That brings me to the final element of my vision for NATO – an Alliance that is even better connected to its partner nations and the rest of the international community.     

Libya has been another demonstration of the importance of NATO’s network of partnerships. At the start of the Libya crisis, many said we had an image problem in the Arab world. But our operation proves the contrary. We protected the people of Libya with political support from the region. And with operational support from many of our partners in the region. NATO offers a tried-and-tested framework, which our partners know and trust.

Our security is best assured through a wide network of partnerships with countries and organisations around the globe. They build trust.  They break down misunderstanding.  And they broaden cooperation.

We aim to deepen political dialogue and practical cooperation with the United Nations.  The European Union is another unique and essential partner for NATO.  And we will continue to promote the Euro-Atlantic integration of countries in the Western Balkans and to our East.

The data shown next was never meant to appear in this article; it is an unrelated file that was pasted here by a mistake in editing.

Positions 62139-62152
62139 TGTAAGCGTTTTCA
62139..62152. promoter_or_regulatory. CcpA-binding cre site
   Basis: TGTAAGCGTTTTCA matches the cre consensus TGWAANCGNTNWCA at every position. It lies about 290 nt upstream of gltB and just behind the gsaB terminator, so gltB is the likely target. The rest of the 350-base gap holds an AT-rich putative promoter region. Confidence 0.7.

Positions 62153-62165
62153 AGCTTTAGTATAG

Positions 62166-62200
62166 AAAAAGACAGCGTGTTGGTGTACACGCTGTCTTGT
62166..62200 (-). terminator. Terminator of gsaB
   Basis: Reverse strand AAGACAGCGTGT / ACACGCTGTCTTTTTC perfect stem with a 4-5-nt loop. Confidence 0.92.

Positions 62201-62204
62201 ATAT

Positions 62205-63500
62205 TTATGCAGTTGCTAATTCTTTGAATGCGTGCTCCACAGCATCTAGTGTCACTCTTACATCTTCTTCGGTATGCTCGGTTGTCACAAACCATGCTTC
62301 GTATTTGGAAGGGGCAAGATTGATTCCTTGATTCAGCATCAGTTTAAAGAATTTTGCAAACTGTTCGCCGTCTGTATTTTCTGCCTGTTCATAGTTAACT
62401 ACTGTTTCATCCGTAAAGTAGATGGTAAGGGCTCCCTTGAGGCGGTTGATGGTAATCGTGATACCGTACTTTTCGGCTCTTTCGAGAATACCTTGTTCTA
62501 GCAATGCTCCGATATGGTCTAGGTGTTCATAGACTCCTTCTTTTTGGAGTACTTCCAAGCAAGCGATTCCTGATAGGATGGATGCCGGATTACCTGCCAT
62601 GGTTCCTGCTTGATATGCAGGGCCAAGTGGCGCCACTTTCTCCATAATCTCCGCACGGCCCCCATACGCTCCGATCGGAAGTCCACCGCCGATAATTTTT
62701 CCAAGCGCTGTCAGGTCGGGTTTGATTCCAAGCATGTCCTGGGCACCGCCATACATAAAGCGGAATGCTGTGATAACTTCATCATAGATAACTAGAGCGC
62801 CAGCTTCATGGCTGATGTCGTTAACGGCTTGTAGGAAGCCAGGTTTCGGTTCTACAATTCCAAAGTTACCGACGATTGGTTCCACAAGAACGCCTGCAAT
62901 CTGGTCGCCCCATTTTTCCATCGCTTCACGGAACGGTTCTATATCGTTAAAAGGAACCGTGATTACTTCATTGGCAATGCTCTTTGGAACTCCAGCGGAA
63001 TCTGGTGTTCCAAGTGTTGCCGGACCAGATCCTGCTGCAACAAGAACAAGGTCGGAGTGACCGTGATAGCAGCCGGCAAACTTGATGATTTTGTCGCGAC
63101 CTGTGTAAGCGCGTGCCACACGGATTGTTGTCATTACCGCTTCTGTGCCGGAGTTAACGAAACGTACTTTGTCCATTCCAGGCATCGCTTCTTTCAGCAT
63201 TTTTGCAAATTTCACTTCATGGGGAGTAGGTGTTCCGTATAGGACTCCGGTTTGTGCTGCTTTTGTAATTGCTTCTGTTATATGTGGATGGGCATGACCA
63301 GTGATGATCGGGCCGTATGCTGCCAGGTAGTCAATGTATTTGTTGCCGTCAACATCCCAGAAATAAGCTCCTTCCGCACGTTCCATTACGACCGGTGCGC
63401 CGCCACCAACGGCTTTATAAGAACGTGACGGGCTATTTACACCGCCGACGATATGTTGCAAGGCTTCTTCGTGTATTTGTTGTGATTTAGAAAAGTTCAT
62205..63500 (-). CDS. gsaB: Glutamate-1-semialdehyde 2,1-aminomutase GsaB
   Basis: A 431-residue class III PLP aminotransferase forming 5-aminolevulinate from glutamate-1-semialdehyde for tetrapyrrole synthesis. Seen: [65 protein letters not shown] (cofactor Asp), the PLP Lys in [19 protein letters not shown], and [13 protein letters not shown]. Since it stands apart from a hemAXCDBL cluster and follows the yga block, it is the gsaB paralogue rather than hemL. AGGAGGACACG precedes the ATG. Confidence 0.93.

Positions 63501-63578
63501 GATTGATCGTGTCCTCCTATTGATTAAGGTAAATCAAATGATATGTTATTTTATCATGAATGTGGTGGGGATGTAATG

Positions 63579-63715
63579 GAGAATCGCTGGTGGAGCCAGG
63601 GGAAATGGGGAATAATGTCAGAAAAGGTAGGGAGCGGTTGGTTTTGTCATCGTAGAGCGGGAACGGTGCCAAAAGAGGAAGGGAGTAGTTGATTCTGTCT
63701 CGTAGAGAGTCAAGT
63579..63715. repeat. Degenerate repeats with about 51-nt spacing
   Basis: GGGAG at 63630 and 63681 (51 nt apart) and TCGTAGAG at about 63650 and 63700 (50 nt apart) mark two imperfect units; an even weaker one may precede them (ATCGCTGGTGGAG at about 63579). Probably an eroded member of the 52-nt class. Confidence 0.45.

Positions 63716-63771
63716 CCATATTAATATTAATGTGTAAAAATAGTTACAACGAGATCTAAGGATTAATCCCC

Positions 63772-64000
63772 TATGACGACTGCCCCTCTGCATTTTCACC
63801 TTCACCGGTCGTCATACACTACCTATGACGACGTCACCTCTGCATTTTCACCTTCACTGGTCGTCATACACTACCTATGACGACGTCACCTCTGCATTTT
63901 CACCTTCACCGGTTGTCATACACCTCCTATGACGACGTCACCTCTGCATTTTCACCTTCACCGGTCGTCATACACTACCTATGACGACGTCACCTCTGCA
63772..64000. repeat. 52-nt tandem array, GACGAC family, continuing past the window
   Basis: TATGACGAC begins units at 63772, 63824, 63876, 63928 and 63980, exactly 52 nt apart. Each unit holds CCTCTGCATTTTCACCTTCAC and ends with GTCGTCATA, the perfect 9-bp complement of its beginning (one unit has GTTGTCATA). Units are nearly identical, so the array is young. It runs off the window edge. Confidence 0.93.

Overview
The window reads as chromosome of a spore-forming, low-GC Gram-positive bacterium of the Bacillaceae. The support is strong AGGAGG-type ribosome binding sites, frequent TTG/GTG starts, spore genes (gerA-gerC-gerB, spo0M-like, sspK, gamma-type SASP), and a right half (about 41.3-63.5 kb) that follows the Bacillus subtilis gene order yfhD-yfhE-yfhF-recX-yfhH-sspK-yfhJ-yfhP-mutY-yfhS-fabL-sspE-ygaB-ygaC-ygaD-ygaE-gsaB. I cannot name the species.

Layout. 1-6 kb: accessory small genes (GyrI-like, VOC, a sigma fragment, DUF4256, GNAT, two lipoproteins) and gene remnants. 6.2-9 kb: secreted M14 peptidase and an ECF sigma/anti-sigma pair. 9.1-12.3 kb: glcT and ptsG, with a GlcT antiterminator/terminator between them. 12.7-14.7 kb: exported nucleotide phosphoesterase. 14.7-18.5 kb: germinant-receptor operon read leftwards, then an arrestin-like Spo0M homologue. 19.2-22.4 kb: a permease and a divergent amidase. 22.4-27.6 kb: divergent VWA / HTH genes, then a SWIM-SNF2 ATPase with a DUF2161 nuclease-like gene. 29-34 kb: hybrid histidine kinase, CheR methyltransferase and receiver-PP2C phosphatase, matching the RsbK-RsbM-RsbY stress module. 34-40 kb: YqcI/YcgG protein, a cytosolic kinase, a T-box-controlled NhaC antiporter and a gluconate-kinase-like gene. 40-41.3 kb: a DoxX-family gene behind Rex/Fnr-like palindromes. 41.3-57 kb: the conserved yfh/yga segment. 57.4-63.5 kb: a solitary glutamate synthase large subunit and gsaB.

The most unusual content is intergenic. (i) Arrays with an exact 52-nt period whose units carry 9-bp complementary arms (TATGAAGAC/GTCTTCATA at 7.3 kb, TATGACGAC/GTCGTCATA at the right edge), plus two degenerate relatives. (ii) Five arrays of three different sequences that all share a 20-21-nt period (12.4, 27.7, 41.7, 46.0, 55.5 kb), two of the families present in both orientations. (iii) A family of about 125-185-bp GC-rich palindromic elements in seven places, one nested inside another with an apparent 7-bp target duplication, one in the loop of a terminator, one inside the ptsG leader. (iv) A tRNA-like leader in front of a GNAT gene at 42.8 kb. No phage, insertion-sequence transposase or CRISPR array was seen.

The Alliance should also have a genuine, strategic partnership with Russia.  We have already started to develop this.  Russia and NATO are working together on many issues where we have shared concerns, such as Afghanistan, fighting terrorism and drug trafficking.  And I look to a future where we cooperate even more. 

Finally, building on the success of our Libya operation, the Alliance should also be much better connected with its southern neighbours – across the Mediterranean and into the Middle East and Gulf regions.  We have many shared concerns – from fighting extremism, through security sector reform, to maritime security.  I want us to tackle these concerns together.  If we do, we all have so much to gain.

That is my vision for NATO.  An Alliance that is committed, capable, and connected.  And in Chicago next May, we can help transform that vision into reality.  I see four specific goals for our Summit. 

First – Afghanistan.  We are on track to complete the transition of lead security responsibility to the Afghans by the end of 2014.  But our commitment to the Afghan people will not end there. So my first goal for Chicago is to lay out the detail of that commitment, by agreeing a strategic plan for our engagement throughout the transition period, and beyond.